In Baton Rouge triple homicide case, lawyers say death penalty challenges prejudicial jurors | Courts

At every capital murder trial in Louisiana, potential jurors are extensively questioned about their views on the death penalty before evidence is presented in the guilt phase of the trial.

Michael Lee Wade, a Baton Rouge man against whom prosecutors intend to seek the death penalty in the fatal 2019 shooting of his 72-year-old ex-girlfriend, boyfriend and grandmother, wants that to change.

His lawyers say that “calling a jury dead” before any evidence is even heard leads jurors to believe that “guilt is assured and all that really matters is the assessment of the sentence”.

The lawyers propose that State District Judge Tiffany Foxworth-Roberts reject the state’s request for the death penalty.

Alternatively, the lawyers suggest that a jury be selected for the guilt phase of his trial without any mention of the death penalty. If, and only if, the jury convicts Wade of first degree murder, then the jurors would be subjected to another round of questioning in the penalty phase to ensure that they have not decided that the death penalty is the only appropriate one. punishment in the case.

Foxworth-Roberts has scheduled a hearing for April 14.

East Baton Rouge Parish District Attorney Hillar Moore III said Thursday his office would “strongly oppose” what he called a motion without merit.

“The current procedure has never been unconstitutional,” Moore said. “This proposal cannot work because a juror must be a qualified juror for death from the outset before the trial and/or sanction phase.

“The same jury is convened for both the guilt and sentencing phases and all must be jurors qualified to die, able to consider the arguments on both sides and contemplate life or death. The procedure proposed in this motion just doesn’t work,” he added. .

Wade, 50, is accused of killing Crista Mae Sudduth, 35; her boyfriend, Ivy Frank, 32; and her grandmother, Ruby White, at the home in White’s Palmer Lane, off South Harrell’s Ferry Road, on June 26, 2019.

Authorities called the killings a “crime of rage”. Each victim was shot multiple times.

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In capital murder cases, prospective jurors may be constitutionally barred from service if they could never impose the death penalty, regardless of the facts or circumstances of the case. A potential juror must also be excluded if they cannot contemplate a life sentence or if they do not give the evidence of attenuation appropriate weight.

Wade’s attorneys, Kyla Blanchard-Romanach and Michael Fiser, argue in their death penalty petition that characterizing a jury as dead “creates a jury biased in favor of both conviction and death.”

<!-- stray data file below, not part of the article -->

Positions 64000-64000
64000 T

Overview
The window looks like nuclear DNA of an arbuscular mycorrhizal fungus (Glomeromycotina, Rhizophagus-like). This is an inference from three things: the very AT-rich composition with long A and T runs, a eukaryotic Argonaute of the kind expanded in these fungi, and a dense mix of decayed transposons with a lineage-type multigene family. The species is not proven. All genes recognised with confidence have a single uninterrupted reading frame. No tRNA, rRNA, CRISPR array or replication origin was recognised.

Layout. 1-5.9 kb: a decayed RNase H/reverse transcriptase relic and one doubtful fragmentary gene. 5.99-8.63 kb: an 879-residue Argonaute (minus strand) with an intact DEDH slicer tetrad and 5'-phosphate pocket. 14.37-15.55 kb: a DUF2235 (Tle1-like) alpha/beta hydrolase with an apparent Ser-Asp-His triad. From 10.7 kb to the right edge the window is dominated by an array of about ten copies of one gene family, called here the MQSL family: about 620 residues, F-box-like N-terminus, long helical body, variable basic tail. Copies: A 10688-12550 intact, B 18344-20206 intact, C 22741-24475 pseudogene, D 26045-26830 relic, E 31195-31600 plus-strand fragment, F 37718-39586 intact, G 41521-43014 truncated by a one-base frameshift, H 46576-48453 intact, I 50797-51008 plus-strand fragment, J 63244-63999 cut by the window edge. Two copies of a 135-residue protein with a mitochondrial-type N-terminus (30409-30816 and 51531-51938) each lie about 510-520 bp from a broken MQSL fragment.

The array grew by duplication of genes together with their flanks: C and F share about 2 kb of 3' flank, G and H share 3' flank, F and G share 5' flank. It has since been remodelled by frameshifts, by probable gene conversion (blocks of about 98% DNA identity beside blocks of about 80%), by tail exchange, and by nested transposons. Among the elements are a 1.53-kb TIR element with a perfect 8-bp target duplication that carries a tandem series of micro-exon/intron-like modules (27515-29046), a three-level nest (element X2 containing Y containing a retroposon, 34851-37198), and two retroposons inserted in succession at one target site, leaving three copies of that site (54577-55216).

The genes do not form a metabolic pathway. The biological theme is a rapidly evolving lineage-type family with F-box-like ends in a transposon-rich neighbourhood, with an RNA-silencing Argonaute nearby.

“To continue to uphold this process of juror-to-death qualification in order to ensure fairness and impartiality, when the opposite is effectively achieved, is to maintain the perverse notion that the means justify the ends,” the lawyers argue. .

Blanchard-Romanach and Fiser note that the Capital Jury Project has studied the decision-making of actual jurors in the capital, including those in Louisiana, since 1995. The group’s study showed that the effect of the qualification procedure of death “is to eliminate the presumption of innocence and dilutes the prosecution’s burden of proving guilt beyond a reasonable doubt,” the lawyers say.

Prospective jurors are told that a defendant of capital murder is presumed innocent “at the same time they are asked to imagine that they have just convicted him of first-degree murder,” explain Wade’s attorneys.

“Studies of real jurors show that “once jurors imagine themselves in the sanction phase of the trial, they may come to assume that (the sanction phase) will occur and begin to organize subsequent information d ‘in a manner consistent with this assumption,'” the lawyers add.

Nearly 40% of Louisiana jurors studied by the Capital Jury Project admitted to having a preference for death at the end of the guilt phase, even though the law requires jurors to keep an open mind about punishment until the case to go to the jury at the conclusion of the penalty phase, Wade’s attorneys point out.

“These jurors prejudge the sanction decision during the guilt phase, long before they’ve even had a chance to discuss it with one of their fellow jurors or hear any of the mitigating evidence in the case. ‘capital defendant’, they declare.

Crista Sudduth was living at her grandmother’s house with her 14- and 12-year-old boys, who were inside the residence when the shooting began but fled shortly after midnight and survived the attack by hiding in a shed until the police arrived. The older boy called 911 and passed along identifying information about his mother’s ex-boyfriend and his vehicle. The 14-year-old also led his younger brother to safety.

Wade was arrested after a short chase from the Palmer Lane home to his home about 3 miles away in the Shenandoah neighborhood. He drove there when deputies noticed a handgun in his front passenger seat, the East Baton Rouge Sheriff’s Office said.

Wade, who had no history of violence, declined to be questioned shortly after his arrest because he claimed to have been intoxicated, authorities said.

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